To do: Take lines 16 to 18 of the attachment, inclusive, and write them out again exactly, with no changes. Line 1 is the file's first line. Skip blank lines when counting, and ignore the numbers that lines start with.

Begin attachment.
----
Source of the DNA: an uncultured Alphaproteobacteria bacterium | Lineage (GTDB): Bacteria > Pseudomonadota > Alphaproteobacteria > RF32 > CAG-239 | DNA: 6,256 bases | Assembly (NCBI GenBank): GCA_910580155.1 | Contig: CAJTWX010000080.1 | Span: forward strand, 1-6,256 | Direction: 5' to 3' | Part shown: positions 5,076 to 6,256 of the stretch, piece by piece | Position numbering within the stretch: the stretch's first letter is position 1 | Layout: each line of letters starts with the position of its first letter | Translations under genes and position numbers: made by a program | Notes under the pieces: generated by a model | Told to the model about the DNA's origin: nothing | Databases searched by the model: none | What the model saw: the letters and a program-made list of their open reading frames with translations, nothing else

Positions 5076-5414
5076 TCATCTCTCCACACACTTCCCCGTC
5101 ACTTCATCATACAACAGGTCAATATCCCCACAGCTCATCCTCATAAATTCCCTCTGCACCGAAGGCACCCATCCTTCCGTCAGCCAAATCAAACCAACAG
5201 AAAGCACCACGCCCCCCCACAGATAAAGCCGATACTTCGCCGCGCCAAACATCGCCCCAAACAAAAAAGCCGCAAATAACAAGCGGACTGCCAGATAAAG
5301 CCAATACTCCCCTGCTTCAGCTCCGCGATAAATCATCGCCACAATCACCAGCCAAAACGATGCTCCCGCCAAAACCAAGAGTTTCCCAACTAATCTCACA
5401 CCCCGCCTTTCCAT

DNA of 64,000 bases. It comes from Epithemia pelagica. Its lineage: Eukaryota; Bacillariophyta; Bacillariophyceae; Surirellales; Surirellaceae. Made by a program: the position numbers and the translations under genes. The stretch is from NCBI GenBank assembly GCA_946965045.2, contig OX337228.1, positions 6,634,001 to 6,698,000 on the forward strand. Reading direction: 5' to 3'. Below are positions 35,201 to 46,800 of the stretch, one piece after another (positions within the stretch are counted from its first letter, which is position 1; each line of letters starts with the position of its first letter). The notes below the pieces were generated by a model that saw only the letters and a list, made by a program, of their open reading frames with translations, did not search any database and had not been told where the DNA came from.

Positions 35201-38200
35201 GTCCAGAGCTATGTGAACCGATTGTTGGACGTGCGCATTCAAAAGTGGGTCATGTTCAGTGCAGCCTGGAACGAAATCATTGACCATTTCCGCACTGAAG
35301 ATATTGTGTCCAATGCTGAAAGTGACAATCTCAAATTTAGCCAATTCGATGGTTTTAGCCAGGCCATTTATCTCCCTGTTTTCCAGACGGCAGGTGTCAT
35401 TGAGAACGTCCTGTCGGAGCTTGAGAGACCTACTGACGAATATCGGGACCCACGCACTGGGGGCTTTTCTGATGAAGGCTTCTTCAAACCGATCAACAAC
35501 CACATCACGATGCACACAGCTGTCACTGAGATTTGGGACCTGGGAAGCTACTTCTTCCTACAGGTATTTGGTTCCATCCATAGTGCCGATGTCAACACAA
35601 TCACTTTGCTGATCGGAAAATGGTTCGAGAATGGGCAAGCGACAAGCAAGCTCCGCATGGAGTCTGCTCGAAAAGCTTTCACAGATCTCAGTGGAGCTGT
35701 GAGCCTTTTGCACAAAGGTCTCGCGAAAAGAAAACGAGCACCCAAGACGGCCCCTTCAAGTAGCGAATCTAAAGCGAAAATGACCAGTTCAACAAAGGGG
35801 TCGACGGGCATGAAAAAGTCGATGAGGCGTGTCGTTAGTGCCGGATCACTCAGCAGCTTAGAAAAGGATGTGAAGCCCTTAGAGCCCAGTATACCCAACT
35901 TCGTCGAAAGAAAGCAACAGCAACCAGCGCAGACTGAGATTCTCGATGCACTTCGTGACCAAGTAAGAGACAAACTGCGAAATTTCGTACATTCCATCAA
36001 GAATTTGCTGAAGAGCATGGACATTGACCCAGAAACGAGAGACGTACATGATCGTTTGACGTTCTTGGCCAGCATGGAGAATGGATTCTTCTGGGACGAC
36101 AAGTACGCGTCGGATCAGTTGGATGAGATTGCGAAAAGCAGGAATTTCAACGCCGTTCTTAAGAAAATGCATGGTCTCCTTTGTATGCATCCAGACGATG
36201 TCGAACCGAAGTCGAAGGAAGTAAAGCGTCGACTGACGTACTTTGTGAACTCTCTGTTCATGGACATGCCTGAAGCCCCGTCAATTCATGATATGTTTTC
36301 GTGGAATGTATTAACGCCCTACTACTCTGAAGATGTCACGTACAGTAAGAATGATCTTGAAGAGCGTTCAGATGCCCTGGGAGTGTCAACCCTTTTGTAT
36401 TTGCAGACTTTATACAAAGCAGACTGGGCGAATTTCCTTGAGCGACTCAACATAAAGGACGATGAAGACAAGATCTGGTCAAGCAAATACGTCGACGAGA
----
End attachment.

35801 TCGACGGGCATGAAAAAGTCGATGAGGCGTGTCGTTAGTGCCGGATCACTCAGCAGCTTAGAAAAGGATGTGAAGCCCTTAGAGCCCAGTATACCCAACT
35901 TCGTCGAAAGAAAGCAACAGCAACCAGCGCAGACTGAGATTCTCGATGCACTTCGTGACCAAGTAAGAGACAAACTGCGAAATTTCGTACATTCCATCAA
36001 GAATTTGCTGAAGAGCATGGACATTGACCCAGAAACGAGAGACGTACATGATCGTTTGACGTTCTTGGCCAGCATGGAGAATGGATTCTTCTGGGACGAC